Jim Jacks

Producer, Executive, Stock analyst
James Jacks left a career as a Wall Street stock analyst to try his hand at screenwriting. When that did not pan out, he turned to a career first as a successful studio executive at Universal and later as an independent ... Read more »
Born: 11/29/1947

Filmography

Producer (23)

That's What I'm Talking About 2015 (Movie)

(Producer)

The Mummy: Tomb of the Dragon Emperor 2008 (Movie)

(Producer)

The Scorpion King 2: Rise of a Warrior 2007 (Movie)

(Producer)

Dark Blue 2003 (Movie)

(Producer)

Intolerable Cruelty 2003 (Movie)

(Executive Producer)

The Hunted 2003 (Movie)

(Producer)

The Scorpion King 2002 (Movie)

(Producer)

Attila 2000 - 2001 (TV Show)

Executive Producer

Down to Earth 2001 (Movie)

(Producer)

Rat Race 2001 (Movie)

(Executive Producer)

The Mummy Returns 2001 (Movie)

(Producer)

The Gift 2000 (Movie)

(Producer)

The Mummy 1999 (Movie)

(Producer)

A Simple Plan 1998 (Movie)

(Producer)

The Jackal 1997 (Movie)

(Producer)

Don't Look Back 1995 - 1996 (TV Show)

Executive Producer

Michael 1996 (Movie)

(Producer)

Mallrats 1995 (Movie)

(Producer)

Dazed and Confused 1993 (Movie)

(Producer)

Hard Target 1993 (Movie)

(Producer)

Heart and Souls 1993 (Movie)

(Executive Producer)

Tombstone 1993 (Movie)

(Producer)

Raising Arizona 1987 (Movie)

(Executive Producer)

Biography

James Jacks left a career as a Wall Street stock analyst to try his hand at screenwriting. When that did not pan out, he turned to a career first as a successful studio executive at Universal and later as an independent producer with Alphaville Productions, formed with Sean Daniel. The producing pair delivered such box office hits as the Jean-Claude Van Damme vehicle "Hard Target" (1993) and the John Travolta fantasy "Michael" (1996), as well as critically-acclaimed indie fare like Richard Linklater's 1970s high school period piece "Dazed and Confused" (1993). Although the international blockbuster "The Mummy" (1999) was Jacks' biggest financial success, he continued producing films up until his 2014 death.

Although he had several screenplays optioned, Jacks really became immersed in show business when he became head of production for the Washington, DC-based Circle Films in the mid-1980s. During his tenure, he supervised the distribution of Ethan and Joel Coen's "Blood Simple" (1984) and served as executive producer of the Coens' "Raising Arizona" (1987). Jacks subsequently migrated to Hollywood to become vice-president of acquisition at Universal Pictures, eventually rising through the ranks to senior vice-president of production. While at Universal, he supervised such features as Spike Lee's "Do the Right Thing" (1989) and the Oscar-nominated "Field of Dreams" (1990), working directly for production chief Sean Daniel. Jacks left Universal in 1992 and formed Alphaville with Daniel. Their first success was "Hard Target" followed by the critically-applauded "Dazed and Confused" (1993), directed by Richard Linklater. Alphaville had a surprise success with "Tombstone" (1993) before stumbling in 1995 with John Carpenter's unnecessary remake of "Village of the Damned" (which Jacks and Daniel co-executive produced) and Kevin Smith's disastrous sophomore effort "Mallrats".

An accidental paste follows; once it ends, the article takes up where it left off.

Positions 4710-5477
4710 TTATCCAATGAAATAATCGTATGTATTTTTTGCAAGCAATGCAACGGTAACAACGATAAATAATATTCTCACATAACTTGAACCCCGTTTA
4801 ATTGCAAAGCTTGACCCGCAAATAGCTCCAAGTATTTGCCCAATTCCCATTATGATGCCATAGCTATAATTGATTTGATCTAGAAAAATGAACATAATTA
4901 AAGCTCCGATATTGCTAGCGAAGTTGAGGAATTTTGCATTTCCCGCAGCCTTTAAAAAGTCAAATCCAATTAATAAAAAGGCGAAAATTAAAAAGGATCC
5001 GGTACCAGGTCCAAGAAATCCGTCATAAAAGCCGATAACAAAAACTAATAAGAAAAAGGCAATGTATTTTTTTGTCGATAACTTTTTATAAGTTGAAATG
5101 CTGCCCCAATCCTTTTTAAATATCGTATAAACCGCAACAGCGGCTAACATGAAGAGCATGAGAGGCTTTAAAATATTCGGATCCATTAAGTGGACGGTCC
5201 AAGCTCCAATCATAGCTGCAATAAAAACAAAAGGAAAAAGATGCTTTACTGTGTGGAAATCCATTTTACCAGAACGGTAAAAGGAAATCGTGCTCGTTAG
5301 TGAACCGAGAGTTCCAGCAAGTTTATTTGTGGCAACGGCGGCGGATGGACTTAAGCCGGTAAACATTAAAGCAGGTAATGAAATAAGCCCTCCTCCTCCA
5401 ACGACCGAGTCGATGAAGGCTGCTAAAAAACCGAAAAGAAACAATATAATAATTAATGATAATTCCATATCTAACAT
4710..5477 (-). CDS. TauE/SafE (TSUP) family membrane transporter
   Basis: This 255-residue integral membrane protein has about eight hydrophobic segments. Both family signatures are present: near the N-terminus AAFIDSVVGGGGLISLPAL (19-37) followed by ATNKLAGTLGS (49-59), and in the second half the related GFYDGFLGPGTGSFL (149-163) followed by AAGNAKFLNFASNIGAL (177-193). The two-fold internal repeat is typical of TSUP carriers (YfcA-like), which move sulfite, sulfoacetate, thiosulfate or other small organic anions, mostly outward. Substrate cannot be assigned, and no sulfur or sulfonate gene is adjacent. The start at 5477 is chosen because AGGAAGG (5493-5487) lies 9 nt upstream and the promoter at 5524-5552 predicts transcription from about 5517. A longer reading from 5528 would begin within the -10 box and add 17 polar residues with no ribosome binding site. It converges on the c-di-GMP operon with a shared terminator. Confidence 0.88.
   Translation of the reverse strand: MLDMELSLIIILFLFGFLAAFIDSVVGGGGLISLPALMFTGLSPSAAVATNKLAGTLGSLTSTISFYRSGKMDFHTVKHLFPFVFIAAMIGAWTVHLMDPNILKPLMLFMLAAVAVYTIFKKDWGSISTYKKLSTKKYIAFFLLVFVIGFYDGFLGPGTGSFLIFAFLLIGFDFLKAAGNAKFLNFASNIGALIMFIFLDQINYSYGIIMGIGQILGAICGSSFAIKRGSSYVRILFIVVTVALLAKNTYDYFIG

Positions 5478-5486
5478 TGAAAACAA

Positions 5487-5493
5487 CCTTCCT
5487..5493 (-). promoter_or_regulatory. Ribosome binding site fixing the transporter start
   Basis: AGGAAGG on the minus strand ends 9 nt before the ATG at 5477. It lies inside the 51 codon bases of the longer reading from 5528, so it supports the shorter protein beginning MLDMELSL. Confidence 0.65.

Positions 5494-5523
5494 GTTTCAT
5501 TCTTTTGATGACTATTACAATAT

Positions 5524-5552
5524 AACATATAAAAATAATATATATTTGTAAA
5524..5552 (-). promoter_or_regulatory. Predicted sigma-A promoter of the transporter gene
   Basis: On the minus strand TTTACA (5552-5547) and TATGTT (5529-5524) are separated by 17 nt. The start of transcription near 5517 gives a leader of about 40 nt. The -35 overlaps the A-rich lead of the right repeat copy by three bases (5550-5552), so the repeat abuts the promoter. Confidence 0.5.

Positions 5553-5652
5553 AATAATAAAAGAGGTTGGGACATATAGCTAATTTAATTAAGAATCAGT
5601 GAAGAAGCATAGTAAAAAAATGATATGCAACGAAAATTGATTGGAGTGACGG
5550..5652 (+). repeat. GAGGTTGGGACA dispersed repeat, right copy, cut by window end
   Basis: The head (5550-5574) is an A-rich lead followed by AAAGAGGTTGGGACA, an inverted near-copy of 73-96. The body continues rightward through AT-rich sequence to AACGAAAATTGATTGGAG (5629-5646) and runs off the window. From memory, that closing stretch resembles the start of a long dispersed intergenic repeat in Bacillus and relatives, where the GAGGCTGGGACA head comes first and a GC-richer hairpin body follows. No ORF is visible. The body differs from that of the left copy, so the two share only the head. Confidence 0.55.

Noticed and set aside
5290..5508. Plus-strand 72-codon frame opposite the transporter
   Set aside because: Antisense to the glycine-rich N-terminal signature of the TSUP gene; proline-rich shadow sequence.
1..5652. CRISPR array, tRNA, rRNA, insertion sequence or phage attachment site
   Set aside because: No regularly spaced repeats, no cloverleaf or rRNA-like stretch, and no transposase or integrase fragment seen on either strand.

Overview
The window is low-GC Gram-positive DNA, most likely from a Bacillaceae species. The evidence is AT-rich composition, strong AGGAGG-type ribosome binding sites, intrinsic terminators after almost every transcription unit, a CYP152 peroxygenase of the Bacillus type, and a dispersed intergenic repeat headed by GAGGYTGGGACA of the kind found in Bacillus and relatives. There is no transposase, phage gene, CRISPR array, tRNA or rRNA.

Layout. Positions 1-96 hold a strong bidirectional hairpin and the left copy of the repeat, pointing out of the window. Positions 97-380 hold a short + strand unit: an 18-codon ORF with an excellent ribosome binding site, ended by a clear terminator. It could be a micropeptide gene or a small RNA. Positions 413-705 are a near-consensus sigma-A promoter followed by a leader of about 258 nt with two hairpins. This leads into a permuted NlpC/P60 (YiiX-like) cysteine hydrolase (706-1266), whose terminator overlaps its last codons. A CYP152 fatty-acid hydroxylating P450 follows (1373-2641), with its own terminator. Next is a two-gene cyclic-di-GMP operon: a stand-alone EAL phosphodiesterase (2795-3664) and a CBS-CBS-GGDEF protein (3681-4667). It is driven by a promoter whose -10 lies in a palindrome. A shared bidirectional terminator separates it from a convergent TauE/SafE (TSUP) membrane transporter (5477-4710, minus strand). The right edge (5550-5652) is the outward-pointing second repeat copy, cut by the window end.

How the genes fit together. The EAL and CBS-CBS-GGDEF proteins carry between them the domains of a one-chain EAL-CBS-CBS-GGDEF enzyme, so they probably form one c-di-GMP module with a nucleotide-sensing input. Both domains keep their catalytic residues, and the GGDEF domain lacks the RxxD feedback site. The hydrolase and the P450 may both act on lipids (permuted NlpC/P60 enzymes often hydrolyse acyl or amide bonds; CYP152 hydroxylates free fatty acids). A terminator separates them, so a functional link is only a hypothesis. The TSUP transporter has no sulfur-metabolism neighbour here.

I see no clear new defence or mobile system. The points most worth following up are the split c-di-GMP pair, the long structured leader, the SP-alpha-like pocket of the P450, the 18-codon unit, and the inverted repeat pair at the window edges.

Jacks and Daniel often found themselves with films that either earned a healthy box-office or garnered critical acclaim, but rarely both. That changed with Nora Ephron's "Michael", featuring John Travolta as a boozing, skirt-chasing angel. Rousing reviews and packed houses gave the duo the combined hit for which they had been waiting. Their 1997 follow-up was "The Jackal", with Bruce Willis as a paid killer and they have numerous projects in various stages of development. The producers also oversaw the thriller "Don't Look Back" (HBO, 1996) which was scripted by Tom Epperson and Oscar-winner Billy Bob Thornton. Thornton also starred in their next film, the Sam Raimi-directed thriller "A Simple Plan" (1998).

The international blockbuster "The Mummy" (1999) proved to be Jacks' biggest success as a producer, and set up both sequels and a successful spin-off starring Dwayne Johnson, "The Scorpion King" (2002). Jacks also continued working in comedy, including Chris Rock's loose remake of "Heaven Can Wait" (1978), "Down To Earth" (2001), Jerry Zucker's zany chase comedy "Rat Race" (2001), and a reunion with the Coen Brothers with their stylish romantic comedy "Intolerable Cruelty" (2003). Jacks died of a heart attack in Los Angeles at the age of 66.

EDUCATION

Carnegie-Mellon University

Pittsburgh , Pennsylvania

Cornell University

Ithaca , New York

Milestones

1996

Scored box-office smash with "Michael", produced with Daniel

1996

Executive produced HBO TV-movie "Don't Look Back"

1993

With Daniel, produced "Hard Target"

1992

Formed Alphaville Productions with Daniel

1987

Executive produced, "Raising Arizona"

Joined Universal as vice-president, acquisitions; later promoted to senior vice-president, production; served under production chief Sean Daniel

Left job as Wall Street analyst to try hand at screenwriting; had several scripts optioned but none produced

Worked for Circle Films as head of production

Bonus Trivia

.

"I can agree that every one of our movies has stuff in there that if we were the sole person making the movie, it wouldn't be there." --James Jacks in THE HOLLYWOOD REPORTER, Craft Series, 1994.

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